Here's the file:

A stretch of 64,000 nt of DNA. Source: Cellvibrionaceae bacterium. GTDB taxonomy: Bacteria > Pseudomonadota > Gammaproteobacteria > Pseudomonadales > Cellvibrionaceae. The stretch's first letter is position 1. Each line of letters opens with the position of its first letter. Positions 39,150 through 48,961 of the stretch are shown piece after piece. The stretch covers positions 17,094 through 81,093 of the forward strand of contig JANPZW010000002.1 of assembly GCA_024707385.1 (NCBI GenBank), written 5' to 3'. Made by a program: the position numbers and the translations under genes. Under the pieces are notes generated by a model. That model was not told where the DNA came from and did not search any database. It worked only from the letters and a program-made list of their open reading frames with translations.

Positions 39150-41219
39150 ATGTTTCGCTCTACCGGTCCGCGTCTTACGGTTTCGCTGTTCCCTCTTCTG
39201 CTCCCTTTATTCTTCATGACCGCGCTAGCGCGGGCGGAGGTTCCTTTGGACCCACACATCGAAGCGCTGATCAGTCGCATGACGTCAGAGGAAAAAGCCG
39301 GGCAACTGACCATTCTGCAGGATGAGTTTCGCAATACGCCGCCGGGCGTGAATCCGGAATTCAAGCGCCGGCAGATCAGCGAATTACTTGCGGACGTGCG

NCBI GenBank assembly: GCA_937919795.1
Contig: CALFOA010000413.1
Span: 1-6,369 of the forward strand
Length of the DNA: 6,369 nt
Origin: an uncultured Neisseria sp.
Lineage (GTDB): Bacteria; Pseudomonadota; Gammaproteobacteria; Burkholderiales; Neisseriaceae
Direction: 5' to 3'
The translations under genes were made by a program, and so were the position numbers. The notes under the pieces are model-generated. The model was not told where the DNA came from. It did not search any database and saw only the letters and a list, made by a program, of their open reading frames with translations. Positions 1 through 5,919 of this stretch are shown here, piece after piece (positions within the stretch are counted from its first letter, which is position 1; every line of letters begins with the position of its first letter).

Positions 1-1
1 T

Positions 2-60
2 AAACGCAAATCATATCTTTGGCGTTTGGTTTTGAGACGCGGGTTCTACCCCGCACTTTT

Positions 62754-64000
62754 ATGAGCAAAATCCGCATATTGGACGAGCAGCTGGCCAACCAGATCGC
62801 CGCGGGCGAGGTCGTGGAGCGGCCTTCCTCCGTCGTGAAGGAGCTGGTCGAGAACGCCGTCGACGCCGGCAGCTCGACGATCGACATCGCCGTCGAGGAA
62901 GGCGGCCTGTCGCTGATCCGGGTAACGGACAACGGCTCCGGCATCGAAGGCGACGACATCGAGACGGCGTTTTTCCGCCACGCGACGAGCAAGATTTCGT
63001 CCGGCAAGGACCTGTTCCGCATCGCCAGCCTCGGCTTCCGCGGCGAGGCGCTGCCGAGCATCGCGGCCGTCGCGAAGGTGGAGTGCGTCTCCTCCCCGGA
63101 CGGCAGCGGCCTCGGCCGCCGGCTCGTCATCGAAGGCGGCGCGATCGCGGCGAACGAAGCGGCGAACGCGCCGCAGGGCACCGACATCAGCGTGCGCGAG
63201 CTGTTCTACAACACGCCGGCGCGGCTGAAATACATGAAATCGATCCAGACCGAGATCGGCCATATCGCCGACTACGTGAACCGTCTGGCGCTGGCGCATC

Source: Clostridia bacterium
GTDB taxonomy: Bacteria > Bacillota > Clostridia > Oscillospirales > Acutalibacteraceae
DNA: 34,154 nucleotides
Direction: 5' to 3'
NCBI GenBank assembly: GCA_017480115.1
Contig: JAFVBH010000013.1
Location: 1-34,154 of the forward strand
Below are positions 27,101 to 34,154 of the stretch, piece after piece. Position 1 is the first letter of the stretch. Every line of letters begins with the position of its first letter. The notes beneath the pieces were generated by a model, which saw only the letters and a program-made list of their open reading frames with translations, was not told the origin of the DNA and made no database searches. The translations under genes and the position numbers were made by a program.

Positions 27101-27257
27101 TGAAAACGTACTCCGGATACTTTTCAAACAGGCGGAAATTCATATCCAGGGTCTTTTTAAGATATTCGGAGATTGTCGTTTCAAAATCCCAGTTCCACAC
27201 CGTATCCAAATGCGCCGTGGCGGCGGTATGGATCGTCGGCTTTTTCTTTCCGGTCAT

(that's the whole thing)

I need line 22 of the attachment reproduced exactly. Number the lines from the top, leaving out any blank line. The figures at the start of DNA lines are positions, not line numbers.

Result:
63001 CCGGCAAGGACCTGTTCCGCATCGCCAGCCTCGGCTTCCGCGGCGAGGCGCTGCCGAGCATCGCGGCCGTCGCGAAGGTGGAGTGCGTCTCCTCCCCGGA